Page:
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Inhaltsverzeichnis

Frontmatter

1. Alice in Logiland — in which we meet Alice, Tweedledee and Tweedledum, and Logic …

Abstract
In Alice through the Looking-glass Alice meets Tweedledee and Tweedledum in the forest. The brothers look so much alike that Alice cannot tell them apart. In our version of the story one of the brothers tells lies on Mondays, Tuesdays and Wednesdays but tells the truth on the other days of the week. The other brother lies on Thursdays, Fridays and Saturdays but is truthful on the remaining days of the week. One day Alice meets the two in the forest, and the following conversation takes place:
FIRST BROTHER: I am Tweedledum.
SECOND BROTHER: I am Tweedledee.
ALICE: Ah, so it’s Sunday.
John Baylis, Rod Haggarty

2. Unique Factorisation — in which trivial arithmetic reveals a glimpse of hidden depths

Abstract
This chapter concerns mainly familiar old friends, the set ℕ of positive whole numbers variously known as the natural numbers or counting numbers, { 1, 2, 3, 4, …}. We think of counting as a very primitive notion firmly rooted in reality, yet already the innocent three dots in { 1, 2, 3, 4, …} may have taken us beyond reality into the realms of pure thought. The dots are usually interpreted as ‘and so on for ever’, which expresses our notion that ℕ is an infinite set. Cosmologists have still not made up their minds whether we live in a finite or an infinite universe, and in the former case there could be no such thing as an infinite set of real objects. However, mathematicians do not, in general, see this as a problem, and confidently assume that infinite sets (even if they are only sets of mental objects) can be handled with safety.
John Baylis, Rod Haggarty

3. Numbers—in which we abandon logic to achieve understanding, then use logic to deepen understanding

Abstract
How and why do we abandon logic while we learn about numbers? Just think back to your first meeting with ‘one’, ‘two’, ‘three’…. These characters were probably of very minor importance initially, being no more than labels to distinguish the verses of ‘one, two, buckle my shoe’, etc. Then they began to have relationships with one another— ‘one’ for some reason always came before ‘two’; and relationships with the outside world— ‘one’, ‘two’, ‘three’ were names attached to small collections of things, but ‘ten’, ‘eleven’, ‘twelve’ were associated with bigger collections. So, even at pre-school age, we had experience of numbers being used in at least three ways—as arbitrary labels, as a means of ordering events (Monday first, Tuesday second …) and as measures (of height, weight, more numerous, less numerous…)—and these interpretations seem to have very little to do with one another. If we imagine pre-school children sufficiently precocious to ask ‘What is a number?’ it would be extremely difficult to give them a sensible answer.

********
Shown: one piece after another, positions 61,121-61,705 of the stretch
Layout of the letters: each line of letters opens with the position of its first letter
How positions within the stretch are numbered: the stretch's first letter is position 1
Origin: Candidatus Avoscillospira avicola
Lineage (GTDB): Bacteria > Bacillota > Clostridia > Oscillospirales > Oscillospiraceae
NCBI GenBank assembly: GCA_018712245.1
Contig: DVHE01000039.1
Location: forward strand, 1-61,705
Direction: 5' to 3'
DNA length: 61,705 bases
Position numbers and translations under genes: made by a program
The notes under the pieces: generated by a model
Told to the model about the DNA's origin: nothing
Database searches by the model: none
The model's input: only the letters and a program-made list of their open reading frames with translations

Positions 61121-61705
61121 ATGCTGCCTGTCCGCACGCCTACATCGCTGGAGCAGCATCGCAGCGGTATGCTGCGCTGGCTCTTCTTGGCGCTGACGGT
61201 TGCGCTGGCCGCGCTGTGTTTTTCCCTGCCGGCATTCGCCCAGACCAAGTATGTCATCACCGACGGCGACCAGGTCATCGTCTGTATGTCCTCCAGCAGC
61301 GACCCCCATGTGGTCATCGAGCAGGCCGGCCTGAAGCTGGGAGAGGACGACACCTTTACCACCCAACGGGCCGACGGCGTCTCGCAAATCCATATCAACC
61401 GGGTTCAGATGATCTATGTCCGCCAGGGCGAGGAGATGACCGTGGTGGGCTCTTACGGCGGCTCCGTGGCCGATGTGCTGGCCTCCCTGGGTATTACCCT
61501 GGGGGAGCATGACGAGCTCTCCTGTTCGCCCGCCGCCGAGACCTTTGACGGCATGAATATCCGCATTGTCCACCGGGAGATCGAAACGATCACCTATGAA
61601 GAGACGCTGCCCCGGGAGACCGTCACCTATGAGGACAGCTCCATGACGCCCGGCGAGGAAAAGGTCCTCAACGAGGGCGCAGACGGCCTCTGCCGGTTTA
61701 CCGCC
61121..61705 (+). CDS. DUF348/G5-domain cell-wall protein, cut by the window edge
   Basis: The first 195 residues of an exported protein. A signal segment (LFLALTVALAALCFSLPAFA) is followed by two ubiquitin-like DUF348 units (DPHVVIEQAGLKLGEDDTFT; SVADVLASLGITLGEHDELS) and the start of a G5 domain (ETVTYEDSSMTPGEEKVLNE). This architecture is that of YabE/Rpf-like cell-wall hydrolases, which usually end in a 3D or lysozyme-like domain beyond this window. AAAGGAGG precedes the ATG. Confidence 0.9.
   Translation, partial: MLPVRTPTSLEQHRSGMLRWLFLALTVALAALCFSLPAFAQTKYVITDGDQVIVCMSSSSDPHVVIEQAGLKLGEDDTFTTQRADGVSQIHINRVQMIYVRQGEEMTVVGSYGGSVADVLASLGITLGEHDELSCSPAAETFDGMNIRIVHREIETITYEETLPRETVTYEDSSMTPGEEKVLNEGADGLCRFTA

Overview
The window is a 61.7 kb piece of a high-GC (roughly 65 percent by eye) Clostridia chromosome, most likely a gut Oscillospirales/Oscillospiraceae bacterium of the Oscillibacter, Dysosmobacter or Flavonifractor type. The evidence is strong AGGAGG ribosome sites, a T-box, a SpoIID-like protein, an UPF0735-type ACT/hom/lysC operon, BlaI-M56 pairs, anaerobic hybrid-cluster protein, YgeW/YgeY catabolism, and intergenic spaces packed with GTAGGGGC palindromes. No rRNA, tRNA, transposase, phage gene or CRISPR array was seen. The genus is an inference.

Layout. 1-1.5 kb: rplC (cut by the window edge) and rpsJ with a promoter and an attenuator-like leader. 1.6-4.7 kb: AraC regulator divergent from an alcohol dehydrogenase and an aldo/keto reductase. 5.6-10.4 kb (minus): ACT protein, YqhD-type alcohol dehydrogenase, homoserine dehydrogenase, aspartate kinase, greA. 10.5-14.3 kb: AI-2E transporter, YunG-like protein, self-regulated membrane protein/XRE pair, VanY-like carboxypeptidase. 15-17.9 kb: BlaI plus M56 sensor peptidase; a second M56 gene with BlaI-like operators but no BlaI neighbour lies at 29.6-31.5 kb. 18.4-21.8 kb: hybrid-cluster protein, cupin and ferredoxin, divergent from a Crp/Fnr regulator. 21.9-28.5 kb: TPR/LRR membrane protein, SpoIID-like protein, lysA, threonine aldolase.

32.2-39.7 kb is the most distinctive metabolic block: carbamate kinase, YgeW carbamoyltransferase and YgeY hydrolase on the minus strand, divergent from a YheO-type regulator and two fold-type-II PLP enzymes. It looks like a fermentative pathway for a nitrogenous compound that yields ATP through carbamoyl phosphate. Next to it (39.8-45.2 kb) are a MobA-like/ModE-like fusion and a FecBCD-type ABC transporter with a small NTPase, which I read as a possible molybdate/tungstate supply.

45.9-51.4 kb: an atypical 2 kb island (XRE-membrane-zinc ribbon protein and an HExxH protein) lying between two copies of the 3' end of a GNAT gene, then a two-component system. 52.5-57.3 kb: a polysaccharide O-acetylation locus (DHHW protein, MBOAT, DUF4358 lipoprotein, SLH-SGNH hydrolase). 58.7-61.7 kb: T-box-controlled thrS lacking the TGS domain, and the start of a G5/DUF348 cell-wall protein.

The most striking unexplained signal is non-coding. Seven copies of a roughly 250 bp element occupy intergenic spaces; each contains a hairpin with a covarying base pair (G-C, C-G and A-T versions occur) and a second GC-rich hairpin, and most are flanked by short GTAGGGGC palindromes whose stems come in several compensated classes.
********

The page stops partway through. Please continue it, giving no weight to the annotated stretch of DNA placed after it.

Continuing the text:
John Baylis, Rod Haggarty

4. The Real Numbers—in which we find holes in the number line and pay the price for repairs

Abstract
As advertised in the previous chapter, we shall take for granted the elementary arithmetic of fractions and all the generally illogical manoeuvrings it takes to get there. What we now need is a working definition of the set ℚ of rational numbers and a specific interpretation or model of them. Both are easy: the model is the familiar number line in which the rational number x is represented as a distance x along the line from 0, to the left or right, depending on whether x is negative or positive; and our (semi-formal) definition of a rational number is any number which can be expressed as the ratio between two integers, n/m, with the proviso that m is not zero.
John Baylis, Rod Haggarty

5. A Variety of Versions and Uses of Induction—in which another triviality plays the lead

Abstract
tweedledee: I’ve started to educate myself, Alice, as you suggested. I found a little book in the Red Queen’s library by some chap called Fibonacci. They had very quaint ways of describing themselves in those days: this book was … ‘by Leonardo, the everlasting rabbit breeder of Pisa’.
John Baylis, Rod Haggarty

6. Permutations—in which ALICE is transformed

Abstract
This chapter departs from the main stream in having nothing ostensibly to do with numbers. So, if your main concern is understanding the number system, you lose nothing by skipping this chapter. If at some stage (and exactly which stage doesn’t really matter) you tackle it, we hope you will gain from it an appreciation that many of the concepts discussed in the main stream with reference to numbers are really of much wider applicability. The concepts we have in mind are factorisation, uniqueness, well-defined and equivalence classes.